Last month saw the publication of research by the University of Birmingham (http://www.jubileecentre.ac.uk/1587/projects/current-projects/flourishing-from-the-margins) which The Switch Project was absolutely delighted to have had involvement in.
The project was born out of previous work that saw a set of resources introducing the concept of character and values into the primary and secondary curriculum (http://www.jubileecentre.ac.uk/1610/character-education/resources).
These resources are extremely comprehensive, but not necessarily suitable for those young people who access our service, those excluded or at risk of exclusion from school. Therefore, we worked closely with the University of Birmingham and a number of other organisations to write, develop and trial the resources to better meet the needs of our young people, above all else being better targeted and more appropriate to their needs.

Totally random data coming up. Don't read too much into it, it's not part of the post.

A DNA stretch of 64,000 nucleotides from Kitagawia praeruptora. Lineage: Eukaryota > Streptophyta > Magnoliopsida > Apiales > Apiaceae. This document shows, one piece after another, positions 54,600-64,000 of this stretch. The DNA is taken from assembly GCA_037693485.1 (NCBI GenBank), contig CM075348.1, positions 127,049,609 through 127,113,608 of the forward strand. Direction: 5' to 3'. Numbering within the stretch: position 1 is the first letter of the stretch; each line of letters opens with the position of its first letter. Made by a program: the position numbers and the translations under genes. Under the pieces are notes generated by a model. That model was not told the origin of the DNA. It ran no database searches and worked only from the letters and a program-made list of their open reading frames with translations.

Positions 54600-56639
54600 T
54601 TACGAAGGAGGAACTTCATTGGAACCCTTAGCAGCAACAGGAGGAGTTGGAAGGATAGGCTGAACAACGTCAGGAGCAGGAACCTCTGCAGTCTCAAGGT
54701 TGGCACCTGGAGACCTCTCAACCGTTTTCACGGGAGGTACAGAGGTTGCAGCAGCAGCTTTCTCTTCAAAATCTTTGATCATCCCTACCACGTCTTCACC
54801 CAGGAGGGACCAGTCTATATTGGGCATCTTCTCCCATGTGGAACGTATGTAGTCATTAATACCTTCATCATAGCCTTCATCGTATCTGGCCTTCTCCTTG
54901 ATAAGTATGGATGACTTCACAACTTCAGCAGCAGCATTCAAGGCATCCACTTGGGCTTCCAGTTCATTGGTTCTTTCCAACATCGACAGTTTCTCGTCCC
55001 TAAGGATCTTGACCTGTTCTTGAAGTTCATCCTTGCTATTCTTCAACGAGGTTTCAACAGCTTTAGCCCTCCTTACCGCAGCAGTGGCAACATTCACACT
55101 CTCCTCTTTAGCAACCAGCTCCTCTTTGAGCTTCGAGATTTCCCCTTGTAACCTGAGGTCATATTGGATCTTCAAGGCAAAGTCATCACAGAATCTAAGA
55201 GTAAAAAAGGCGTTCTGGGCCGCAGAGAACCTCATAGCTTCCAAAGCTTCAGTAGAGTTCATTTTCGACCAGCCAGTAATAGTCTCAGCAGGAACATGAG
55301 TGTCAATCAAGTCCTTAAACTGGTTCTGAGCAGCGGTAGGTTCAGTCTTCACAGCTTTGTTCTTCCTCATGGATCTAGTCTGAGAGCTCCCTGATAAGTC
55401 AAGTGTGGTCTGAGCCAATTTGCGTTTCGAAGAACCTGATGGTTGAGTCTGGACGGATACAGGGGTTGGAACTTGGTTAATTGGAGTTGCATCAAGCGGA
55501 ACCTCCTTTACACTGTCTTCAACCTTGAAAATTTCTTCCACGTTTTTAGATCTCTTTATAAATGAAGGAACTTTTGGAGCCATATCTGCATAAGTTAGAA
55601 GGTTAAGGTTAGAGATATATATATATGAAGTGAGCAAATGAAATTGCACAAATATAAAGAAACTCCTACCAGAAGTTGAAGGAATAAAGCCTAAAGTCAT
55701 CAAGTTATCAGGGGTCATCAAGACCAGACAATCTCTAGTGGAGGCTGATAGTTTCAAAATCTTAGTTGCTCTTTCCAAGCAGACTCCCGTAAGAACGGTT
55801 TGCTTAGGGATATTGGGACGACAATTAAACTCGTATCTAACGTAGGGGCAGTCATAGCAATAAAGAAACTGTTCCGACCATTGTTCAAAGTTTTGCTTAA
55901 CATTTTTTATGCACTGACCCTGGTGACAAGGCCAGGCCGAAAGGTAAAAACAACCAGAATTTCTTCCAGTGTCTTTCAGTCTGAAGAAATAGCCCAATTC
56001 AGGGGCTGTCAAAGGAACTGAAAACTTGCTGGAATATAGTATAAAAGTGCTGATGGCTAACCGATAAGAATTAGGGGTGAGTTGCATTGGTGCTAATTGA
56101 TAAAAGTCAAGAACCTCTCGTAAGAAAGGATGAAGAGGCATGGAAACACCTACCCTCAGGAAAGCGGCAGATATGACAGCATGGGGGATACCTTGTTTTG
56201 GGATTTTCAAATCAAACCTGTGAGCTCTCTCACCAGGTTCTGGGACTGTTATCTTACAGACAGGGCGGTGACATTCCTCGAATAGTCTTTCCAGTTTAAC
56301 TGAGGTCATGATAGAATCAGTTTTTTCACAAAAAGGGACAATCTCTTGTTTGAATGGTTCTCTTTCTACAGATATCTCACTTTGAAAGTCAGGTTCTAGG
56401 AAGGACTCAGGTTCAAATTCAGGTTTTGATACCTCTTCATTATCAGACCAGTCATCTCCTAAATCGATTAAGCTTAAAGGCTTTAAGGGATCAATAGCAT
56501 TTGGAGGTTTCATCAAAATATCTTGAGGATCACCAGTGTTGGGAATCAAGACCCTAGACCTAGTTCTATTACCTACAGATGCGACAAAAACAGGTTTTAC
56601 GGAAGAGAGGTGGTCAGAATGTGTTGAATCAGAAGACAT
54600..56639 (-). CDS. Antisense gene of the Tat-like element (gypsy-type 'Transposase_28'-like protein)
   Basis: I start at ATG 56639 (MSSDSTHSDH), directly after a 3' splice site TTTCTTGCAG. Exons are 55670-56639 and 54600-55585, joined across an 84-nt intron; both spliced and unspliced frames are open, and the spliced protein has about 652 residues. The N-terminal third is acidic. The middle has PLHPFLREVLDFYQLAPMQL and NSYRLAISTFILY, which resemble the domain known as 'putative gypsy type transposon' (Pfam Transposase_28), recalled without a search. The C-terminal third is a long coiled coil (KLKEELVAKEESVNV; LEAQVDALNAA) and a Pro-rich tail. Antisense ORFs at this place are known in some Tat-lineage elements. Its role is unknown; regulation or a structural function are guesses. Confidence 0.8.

Alongside the resources, the research project sought to compare the responses of young people in mainstream provision with those in non-mainstream provision regarding their perceptions of, “Sense of purpose, factors influencing their impressions of living a ‘good life’, and their sense of character development.” The findings were looking to consider the effectiveness of character led teaching resources with marginalised young people and provide an opportunity for marginalised young people to speak about the impact of character development.
Participants in non-mainstream provision showed greater indications that they had a sense of purpose in life than those in mainstream settings More than half of all participants felt that they understood their life’s meaning, and nearly two-thirds of participants indicated that they had a good sense of what made their life meaningful. Participants categorised as ‘having purpose’ reported that family and friends, and
particularly teachers and members of the community, had a greater and more positive influence on their sense of living a ‘good life’.
Tutors in non-mainstream settings considered their roles as character educators carefully, and reported that adopting a character-led approach to teaching challenged them to consider their own character development in addition to that of their learners.